When Zareen Jaffery was growing up in the late 1980s, she could find books about other Muslim kids. But they had nothing to do with her life in a leafy Connecticut town. “They were about things like the son of a camel herder. They were completely foreign to me,” she recalls. “And I totally avoided them. When you’re eight years old, you just want to fit in.”
Three decades later, however, Jaffery is in a position to change things for other little girls and boys. Last week, U.S. publishing giant Simon & Schuster named the 37-year-old Pakistani-American as executive editor of a new children’s imprint that will focus on Muslim characters and stories. Salaam Reads, which takes its name from the Arabic word for peace, will launch in 2017 with nine titles, ranging from picture books to young-adult novels.
In the current U.S. climate, the move seems more like a political statement than a literary one. But there’s also money to be made. There are an estimated 1.6 billion followers of Islam worldwide, and 3.3 million of them live in America. And although many publishers offer one or two children’s titles with Muslim themes or heroes, consumers don’t necessarily know how to find them. “They are an underserved market,” says Jon Anderson, president of Simon & Schuster’s Children’s Publishing.
Four titles have already been announced, including Musa, Moises, Mo and Kevin, a picture book about four kindergarten friends who share their diverse holiday traditions, and The Gauntlet of Blood and Sand, a tween novel about a 12-year-old Bangladeshi-American girl who must save her brother from the clutches of a supernatural board game.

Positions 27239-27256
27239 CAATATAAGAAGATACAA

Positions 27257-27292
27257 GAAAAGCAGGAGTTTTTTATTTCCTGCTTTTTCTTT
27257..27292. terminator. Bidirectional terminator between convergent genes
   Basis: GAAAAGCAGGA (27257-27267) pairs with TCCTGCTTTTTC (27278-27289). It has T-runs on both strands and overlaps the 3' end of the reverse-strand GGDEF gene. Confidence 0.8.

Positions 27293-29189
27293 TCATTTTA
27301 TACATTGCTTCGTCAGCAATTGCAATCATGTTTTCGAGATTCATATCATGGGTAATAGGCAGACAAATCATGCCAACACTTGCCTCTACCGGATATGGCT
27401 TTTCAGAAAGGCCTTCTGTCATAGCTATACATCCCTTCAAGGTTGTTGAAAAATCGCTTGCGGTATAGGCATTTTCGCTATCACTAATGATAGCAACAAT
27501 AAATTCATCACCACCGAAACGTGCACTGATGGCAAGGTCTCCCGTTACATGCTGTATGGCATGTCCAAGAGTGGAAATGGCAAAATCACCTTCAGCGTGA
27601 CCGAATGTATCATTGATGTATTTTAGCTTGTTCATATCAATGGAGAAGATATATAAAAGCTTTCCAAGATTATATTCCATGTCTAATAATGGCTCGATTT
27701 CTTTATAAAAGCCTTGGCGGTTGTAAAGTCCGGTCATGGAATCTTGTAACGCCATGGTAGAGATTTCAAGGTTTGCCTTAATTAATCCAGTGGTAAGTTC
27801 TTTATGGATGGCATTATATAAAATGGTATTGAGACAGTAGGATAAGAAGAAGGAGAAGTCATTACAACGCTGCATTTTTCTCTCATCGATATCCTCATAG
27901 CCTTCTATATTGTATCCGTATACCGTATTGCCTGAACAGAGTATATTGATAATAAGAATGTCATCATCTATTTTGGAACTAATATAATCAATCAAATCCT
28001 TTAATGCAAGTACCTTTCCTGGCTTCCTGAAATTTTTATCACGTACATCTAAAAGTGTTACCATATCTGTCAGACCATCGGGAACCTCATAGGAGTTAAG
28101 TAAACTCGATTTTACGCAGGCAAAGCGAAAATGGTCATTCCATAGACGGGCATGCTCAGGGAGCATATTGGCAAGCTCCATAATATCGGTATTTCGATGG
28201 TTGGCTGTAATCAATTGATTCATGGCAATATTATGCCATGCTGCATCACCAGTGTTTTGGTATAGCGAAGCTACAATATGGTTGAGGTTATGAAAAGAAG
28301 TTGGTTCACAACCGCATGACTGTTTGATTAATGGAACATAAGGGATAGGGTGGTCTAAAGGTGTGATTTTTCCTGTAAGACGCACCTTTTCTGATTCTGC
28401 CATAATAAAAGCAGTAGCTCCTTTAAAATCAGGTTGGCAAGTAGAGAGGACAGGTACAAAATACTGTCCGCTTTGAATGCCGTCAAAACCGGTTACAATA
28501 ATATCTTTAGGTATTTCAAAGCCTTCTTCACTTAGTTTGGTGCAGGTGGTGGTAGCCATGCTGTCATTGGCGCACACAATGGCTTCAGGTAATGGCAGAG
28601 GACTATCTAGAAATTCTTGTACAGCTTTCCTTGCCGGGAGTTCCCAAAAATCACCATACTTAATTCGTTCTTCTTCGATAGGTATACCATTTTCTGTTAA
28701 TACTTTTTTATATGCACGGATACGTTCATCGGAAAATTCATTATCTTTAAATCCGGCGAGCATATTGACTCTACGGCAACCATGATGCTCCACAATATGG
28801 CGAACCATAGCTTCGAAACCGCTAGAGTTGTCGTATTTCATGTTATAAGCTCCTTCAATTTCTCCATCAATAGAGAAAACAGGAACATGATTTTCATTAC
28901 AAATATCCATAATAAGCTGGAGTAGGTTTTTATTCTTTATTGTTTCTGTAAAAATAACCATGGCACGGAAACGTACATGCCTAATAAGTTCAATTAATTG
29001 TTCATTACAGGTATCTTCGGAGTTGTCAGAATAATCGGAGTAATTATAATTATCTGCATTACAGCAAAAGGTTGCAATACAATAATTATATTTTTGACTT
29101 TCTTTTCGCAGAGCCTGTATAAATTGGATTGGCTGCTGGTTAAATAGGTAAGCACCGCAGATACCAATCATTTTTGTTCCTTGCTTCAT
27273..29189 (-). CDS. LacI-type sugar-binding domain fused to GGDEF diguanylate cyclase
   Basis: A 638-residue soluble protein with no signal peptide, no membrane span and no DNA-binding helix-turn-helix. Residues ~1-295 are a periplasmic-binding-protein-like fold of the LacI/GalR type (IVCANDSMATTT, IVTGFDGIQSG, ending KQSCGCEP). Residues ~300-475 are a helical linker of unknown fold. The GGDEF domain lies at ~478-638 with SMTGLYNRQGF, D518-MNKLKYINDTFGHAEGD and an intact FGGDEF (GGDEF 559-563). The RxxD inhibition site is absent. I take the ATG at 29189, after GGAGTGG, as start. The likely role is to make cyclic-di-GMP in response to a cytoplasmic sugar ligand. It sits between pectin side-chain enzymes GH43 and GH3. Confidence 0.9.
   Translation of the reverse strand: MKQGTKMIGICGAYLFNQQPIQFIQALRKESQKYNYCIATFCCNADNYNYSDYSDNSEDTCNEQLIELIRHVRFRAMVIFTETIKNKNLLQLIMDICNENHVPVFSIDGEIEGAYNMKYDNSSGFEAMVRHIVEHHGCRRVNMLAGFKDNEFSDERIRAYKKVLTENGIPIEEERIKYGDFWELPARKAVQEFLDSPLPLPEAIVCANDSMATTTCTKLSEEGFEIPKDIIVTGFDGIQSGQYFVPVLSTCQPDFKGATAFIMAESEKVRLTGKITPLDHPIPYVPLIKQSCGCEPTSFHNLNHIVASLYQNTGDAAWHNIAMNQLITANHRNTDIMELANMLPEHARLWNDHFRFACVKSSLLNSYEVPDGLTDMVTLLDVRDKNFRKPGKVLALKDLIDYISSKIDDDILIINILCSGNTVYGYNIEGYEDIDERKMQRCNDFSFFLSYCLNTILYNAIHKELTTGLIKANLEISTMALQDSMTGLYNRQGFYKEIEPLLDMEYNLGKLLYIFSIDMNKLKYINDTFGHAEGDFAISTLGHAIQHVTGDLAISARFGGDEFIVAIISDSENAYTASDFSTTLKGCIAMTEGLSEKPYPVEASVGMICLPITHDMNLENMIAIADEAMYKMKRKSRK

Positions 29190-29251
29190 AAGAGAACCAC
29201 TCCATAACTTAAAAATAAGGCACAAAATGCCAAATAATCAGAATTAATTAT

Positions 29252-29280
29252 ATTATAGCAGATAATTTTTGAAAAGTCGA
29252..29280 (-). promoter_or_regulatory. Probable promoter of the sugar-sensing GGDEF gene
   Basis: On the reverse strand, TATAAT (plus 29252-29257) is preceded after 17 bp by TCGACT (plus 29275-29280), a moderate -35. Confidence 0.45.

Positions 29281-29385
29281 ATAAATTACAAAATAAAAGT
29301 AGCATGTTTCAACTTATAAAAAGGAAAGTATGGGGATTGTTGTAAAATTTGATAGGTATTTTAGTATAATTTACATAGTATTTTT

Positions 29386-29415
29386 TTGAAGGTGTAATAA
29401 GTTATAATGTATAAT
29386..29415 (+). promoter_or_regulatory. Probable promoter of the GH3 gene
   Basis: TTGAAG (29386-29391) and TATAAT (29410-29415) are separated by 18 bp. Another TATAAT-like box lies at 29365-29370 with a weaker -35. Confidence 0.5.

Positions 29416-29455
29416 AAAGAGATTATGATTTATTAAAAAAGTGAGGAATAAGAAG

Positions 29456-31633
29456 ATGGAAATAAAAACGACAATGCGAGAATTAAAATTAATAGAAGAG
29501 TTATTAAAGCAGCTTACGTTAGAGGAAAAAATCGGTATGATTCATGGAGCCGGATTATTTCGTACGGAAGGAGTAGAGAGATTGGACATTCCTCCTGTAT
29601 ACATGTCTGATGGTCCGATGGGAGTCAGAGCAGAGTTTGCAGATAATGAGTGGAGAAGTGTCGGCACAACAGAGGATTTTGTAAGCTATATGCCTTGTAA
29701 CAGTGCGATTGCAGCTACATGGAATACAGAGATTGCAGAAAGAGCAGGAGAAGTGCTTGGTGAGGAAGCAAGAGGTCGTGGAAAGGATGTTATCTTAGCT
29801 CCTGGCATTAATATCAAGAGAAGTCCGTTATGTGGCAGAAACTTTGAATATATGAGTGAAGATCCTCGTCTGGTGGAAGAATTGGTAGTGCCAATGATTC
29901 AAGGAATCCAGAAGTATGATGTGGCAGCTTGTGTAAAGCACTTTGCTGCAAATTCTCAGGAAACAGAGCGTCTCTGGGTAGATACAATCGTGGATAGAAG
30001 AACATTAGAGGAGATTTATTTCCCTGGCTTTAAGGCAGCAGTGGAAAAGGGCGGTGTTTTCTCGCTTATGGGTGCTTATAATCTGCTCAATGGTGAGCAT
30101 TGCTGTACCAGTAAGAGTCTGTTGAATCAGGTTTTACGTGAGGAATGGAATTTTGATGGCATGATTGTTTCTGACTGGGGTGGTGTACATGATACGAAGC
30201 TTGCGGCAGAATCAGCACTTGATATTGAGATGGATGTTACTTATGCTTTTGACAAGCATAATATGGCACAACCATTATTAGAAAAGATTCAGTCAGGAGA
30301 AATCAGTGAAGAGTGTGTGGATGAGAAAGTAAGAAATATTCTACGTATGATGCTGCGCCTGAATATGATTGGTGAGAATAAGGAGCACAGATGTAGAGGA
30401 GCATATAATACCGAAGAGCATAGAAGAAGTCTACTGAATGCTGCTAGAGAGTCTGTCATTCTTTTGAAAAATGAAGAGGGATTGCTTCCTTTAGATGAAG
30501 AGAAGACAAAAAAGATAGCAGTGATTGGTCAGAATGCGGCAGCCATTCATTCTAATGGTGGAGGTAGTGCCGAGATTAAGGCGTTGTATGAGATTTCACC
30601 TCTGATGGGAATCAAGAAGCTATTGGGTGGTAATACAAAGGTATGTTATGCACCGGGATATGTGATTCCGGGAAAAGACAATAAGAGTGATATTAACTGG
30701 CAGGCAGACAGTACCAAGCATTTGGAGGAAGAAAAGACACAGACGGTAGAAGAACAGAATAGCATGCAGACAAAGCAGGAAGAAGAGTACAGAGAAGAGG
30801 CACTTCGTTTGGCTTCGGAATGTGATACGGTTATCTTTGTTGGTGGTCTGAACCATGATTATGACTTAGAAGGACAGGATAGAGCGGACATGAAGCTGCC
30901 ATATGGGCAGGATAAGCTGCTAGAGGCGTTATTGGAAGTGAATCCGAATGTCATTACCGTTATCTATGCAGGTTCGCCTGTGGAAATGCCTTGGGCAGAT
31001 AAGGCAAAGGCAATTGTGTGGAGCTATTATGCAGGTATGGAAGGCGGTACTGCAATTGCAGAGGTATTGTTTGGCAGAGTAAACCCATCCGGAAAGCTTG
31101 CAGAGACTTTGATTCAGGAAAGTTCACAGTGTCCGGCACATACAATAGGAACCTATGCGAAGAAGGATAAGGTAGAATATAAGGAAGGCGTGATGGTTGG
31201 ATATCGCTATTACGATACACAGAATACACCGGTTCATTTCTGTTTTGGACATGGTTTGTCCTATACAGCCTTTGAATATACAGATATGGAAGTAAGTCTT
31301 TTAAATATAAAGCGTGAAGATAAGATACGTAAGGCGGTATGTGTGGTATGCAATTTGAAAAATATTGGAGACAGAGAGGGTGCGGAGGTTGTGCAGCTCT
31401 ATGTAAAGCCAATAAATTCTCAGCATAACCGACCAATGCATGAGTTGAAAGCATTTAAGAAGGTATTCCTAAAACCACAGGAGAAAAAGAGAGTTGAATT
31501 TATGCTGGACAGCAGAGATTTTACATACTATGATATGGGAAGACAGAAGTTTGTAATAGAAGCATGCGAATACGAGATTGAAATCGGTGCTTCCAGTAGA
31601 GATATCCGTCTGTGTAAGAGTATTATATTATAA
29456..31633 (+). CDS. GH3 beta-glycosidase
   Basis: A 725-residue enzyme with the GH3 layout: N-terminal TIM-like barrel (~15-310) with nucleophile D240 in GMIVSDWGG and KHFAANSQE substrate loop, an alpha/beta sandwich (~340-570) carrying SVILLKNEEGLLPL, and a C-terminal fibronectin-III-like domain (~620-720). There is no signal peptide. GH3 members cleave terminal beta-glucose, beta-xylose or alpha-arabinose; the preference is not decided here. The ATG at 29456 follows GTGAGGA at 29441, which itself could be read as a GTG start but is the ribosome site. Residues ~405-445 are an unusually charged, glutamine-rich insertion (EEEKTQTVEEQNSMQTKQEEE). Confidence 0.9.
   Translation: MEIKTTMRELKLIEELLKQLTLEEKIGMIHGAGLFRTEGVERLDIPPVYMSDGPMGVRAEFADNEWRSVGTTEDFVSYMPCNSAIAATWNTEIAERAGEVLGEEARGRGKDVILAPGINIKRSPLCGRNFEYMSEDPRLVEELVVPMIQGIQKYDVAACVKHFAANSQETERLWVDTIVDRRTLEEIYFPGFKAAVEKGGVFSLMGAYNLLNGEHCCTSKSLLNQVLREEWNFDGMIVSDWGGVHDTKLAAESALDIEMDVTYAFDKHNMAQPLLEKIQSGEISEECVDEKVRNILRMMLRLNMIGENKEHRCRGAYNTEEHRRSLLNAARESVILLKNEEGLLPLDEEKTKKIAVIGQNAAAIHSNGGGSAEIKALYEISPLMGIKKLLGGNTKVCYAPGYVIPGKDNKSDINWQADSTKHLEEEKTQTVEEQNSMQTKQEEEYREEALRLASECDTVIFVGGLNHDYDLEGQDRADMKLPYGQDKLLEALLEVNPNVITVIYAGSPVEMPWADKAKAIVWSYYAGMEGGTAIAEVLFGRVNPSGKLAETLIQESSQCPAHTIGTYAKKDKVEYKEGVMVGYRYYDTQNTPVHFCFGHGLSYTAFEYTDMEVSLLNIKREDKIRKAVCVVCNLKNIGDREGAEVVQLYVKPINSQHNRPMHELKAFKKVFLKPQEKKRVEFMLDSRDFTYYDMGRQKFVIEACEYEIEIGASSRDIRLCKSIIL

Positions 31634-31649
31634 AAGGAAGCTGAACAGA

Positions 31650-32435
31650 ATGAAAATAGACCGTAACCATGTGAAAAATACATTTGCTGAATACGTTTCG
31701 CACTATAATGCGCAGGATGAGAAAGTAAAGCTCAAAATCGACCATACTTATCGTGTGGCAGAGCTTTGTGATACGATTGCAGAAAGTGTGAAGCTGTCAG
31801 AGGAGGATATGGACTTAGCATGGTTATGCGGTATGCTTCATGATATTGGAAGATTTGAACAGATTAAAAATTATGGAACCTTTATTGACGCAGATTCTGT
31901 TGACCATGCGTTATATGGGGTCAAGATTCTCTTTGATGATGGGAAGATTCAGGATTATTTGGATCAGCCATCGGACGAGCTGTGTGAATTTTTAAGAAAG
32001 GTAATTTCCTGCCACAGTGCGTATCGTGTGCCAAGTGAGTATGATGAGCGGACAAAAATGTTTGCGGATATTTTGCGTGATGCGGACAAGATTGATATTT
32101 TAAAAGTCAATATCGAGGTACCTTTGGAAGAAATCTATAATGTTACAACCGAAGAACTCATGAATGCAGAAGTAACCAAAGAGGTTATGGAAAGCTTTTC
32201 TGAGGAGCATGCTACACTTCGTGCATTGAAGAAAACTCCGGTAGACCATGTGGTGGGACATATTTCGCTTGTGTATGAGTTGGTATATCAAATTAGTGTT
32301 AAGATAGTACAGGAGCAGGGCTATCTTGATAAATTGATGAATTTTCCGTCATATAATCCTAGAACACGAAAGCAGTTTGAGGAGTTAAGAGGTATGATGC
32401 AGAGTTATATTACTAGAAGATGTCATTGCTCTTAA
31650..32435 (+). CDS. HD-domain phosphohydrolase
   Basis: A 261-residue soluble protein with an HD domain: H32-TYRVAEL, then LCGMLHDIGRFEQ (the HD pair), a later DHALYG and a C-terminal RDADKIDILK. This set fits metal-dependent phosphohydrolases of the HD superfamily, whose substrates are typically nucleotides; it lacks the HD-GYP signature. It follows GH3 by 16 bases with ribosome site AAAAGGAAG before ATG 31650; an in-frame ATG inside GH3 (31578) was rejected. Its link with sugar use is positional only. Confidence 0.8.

Rukhsana Khan, an award-winning children’s author from Toronto, says she’s thrilled by the news, and that her New York agent has already submitted her next book—a young-adult Cinderella tale set in Afghanistan—to the new imprint for consideration. It took Khan, who was born in Lahore, Pakistan, but grew up in Dundas, Ont., eight years to find a publisher for her first work, 1998’s Bedtime Ba-a-a-lk, a picture book about a little girl locked in struggle with the sheep she’s counting at bedtime. “To write it as a Muslim story changes the whole perspective. It goes outside the mainstream,” she says. “People in publishing are open-minded, but I think they worried about the audience.”
Over the years, Khan has found growing acceptance for her work—especially after Big Red Lollipop, which won a 2011 Golden Kite Award and was named one of the top 100 children’s books of the past 100 years by the New York Public Library. But she likens the challenges facing Muslim authors to those facing black actors in Hollywood. And she has few concerns about her books ending up in some sort of publishing ghetto. “I ask myself, ‘What the hell is wrong with tokenism?’ ” she says. “At least you’re at the table.”
Jaffery, who grew up not knowing any Muslim kids other than her siblings, also sees opportunity rather than controversy. “I really want to depoliticize childhood for Muslim-American kids,” she says from her New York City office. “And let them have stories where they can be the helpers and the heroes.”
Wouldn’t that be a fairy-tale ending?